Every family prioritizes their budget differently. In our home where we manage primarily on one income, we feel we live well and are proud of our how we handle our finances. Our frugal living comes with inherent sacrifices, but we have money for things that are important to us like cooking well, traveling (within limits), and giving to our favorite charities.
Yet I’ve noticed a creeping pressure to spend in other areas that makes our frugal living sometimes harder. There are social expectations that our family will “splurge” on certain things like extracurricular activities, cable television, eating out, or grand vacations.
None of these things are bad, and every family has different ideas about what is important. If we had more money, we would enjoy eating out more often and take nicer vacations. With our budget, though, we had to rethink some purchases that other people might consider normal parts of life.
Our Frugal Living Means Not Spending Money On:
1. Social gatherings at restaurants. We enjoy occasional restaurant dinners with family, but we often politely turn down most other invitations. (We opted out of two recent restaurant outings with our church but happily attend budget-friendly potlucks there.) Rather than go into details, we usually give a simple, “We can’t make it.”
We do take turns hosting friends for home-cooked dinners and going to our friends’ homes.
2. Direct marketing parties. I don’t attend or host them. They’re marketed as opportunities to hang out with friends and pamper yourself, but I can’t participate knowing I have no intention to buy most of the products.
3. Exotic vacations. Some families go to Disney World or on cruises. We camp. In a tent. Every year we explore at least one new state park. We also love to take day trips to destinations or attractions near our home. In addition, we spend time each summer at my parents’ home near Lake Michigan. The kids play at the shore and we see extended family at backyard cookouts.
We are saving for a Disney World trip when our kids are old enough to remember it and to handle long days walking around the parks. My husband and I didn’t visit Disney World until we were older, and it was still a magical place.
4. Expensive extracurricular activities for the kids. They aren’t enrolled in fancy gymnastics centers or sports programs. We’ve done low-cost swimming and dance lessons through our city, and my oldest child is in an affordable, noncompetitive gymnastics class run by an experienced teacher who works out of her home (which was custom-built with a high ceiling in the basement!).
Especially while children are young, some of the best activities are free or cost little, like picnics, library story time, playgrounds, and hiking at state parks.
5. Cable television, or similar services. We have no Netflix, Hulu, or Amazon on Demand. We have a television with an antenna, and we are fortunate to have a vast public library with access to most things we want to watch.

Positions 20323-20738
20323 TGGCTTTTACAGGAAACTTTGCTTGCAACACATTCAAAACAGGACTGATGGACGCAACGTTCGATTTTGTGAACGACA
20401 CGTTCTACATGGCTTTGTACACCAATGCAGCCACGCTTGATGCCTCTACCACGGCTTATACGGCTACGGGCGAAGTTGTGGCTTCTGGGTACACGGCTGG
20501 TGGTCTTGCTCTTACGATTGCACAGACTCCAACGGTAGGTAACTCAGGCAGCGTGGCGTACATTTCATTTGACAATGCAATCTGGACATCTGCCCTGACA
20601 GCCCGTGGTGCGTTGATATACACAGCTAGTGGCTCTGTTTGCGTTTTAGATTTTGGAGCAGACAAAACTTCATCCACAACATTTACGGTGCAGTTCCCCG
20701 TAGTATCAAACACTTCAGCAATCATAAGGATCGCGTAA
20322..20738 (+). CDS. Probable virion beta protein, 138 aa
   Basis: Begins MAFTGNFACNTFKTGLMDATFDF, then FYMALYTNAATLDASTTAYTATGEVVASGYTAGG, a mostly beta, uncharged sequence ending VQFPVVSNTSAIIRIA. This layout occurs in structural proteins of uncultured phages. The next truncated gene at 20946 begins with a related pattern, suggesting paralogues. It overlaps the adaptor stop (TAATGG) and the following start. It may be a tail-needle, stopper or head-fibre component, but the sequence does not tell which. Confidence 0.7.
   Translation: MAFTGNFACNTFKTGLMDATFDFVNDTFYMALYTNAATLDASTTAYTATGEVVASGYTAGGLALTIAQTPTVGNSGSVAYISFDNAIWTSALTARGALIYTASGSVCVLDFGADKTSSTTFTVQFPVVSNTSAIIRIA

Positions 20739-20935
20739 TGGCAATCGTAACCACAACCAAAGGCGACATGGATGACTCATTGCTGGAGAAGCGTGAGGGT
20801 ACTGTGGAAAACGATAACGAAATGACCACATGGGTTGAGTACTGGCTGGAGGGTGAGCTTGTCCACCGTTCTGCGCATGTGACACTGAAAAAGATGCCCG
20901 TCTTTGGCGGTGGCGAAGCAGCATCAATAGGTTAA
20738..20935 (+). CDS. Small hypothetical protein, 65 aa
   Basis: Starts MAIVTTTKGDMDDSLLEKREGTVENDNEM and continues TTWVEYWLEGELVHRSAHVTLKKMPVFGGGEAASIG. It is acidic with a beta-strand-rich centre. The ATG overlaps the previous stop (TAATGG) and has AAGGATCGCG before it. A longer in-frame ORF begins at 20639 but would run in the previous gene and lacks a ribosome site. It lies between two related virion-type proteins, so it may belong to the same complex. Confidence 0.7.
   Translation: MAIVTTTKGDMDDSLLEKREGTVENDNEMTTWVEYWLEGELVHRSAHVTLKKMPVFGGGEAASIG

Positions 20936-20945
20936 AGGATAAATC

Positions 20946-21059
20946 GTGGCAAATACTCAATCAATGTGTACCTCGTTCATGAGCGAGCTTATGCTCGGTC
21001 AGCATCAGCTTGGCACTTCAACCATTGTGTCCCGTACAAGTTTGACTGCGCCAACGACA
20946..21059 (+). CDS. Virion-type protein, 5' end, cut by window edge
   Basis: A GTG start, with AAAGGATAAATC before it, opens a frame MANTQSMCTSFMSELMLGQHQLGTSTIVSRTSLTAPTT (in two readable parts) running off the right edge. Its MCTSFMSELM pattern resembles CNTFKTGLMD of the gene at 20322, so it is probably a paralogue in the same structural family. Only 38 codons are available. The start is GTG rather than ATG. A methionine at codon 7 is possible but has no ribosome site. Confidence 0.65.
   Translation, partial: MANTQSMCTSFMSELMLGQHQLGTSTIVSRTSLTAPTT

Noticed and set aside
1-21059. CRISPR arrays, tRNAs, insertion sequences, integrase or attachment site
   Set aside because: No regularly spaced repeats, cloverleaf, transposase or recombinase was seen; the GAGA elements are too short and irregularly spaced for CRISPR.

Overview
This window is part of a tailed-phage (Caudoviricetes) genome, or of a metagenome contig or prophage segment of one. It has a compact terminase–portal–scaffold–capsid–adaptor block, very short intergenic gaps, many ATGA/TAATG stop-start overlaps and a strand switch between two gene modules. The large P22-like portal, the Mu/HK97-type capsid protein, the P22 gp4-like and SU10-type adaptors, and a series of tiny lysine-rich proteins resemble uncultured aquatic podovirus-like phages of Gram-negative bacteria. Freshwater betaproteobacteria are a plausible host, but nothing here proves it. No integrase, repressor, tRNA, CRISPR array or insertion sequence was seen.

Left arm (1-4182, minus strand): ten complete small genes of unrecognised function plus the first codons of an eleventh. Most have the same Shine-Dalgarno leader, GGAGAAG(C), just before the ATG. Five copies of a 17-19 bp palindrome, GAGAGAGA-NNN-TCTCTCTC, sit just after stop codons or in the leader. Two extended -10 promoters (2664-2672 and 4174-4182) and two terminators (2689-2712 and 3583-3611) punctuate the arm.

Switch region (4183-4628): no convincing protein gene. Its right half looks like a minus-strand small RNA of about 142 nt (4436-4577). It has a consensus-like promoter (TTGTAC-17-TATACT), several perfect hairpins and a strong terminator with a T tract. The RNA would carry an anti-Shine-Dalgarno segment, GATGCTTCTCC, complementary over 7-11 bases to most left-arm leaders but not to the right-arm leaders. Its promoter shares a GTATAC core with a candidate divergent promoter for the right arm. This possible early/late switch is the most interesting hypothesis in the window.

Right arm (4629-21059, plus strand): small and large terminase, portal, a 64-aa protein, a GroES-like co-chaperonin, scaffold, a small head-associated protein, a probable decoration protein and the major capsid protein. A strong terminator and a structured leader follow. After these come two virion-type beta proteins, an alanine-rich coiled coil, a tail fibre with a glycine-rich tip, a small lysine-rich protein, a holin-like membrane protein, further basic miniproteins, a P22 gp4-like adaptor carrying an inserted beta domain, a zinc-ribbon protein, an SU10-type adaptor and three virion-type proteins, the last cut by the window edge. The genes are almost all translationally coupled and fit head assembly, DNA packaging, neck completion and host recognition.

6. Movie theatres. When movies come out, well-meaning friends say, “You have to take your daughters to see that!” We smile, nod, and typically wait until those movies are at Redbox or the library.
7. New clothes for the kids. Most of their clothing is from garage sales, thrift stores, or consignment shops. It’s tempting to buy new when I see other kids wearing cute, obviously new duds, but I can’t justify the expense. It helps that we live in a middle-class neighborhood and my oldest child attends the local school where very few kids wear designer clothes, so she fits in fine.
8. Products from school fund raising companies. I’ve noticed many people buy every time they’re approached by a cute child selling something because they want to help. Yet the products are pricey and often involve junk food. The school’s profit is small and we do better to donate money – or time – directly to the school. I have volunteered quite a bit at my daughter’s elementary school since she started there nearly two years ago, and I do more good tutoring kids in reading or math than I ever could buying frozen cookie dough. While we sometimes order Girl Scout cookies, we aren’t afraid to say no to those either. They are good causes, but we shouldn’t feel obligated to give every time to every organization – we’d go broke if we did!
9. Eating at restaurants when we travel or visit attractions. When we go on road trips, sometimes we have no choice but to buy restaurant food, but when we can, we like to pack picnic lunches in a cooler. During colder months, we eat in the car and I pack non-messy sandwiches and other easy finger foods. Our girls like to eat Lunchables purchased on sale – a treat for them – in their car and booster seats. During the warmer months, we love stopping at rest stops where there are picnic tables, playgrounds, and restrooms. It gives us a nice opportunity to spend time outdoors and lets the kids run around and burn off steam after being cooped up in the car. I like packing our lunches when we travel because we have greater variety in the foods we eat and they are healthier. Sometimes I get tired of the standard hamburgers and fries from the usual eateries.
When we visit local attractions, we often bring our lunches, too. Our zoo allows outside food, which means we don’t have to buy $8 hamburgers. When our extended family visited an amusement park last summer, we got our hands stamped and went to our cars to eat our own food for lunch. Looking around the parking lot, we weren’t the only families tailgating.
What are your family’s frugal living spending priorities? What “expected” things do you say no to?
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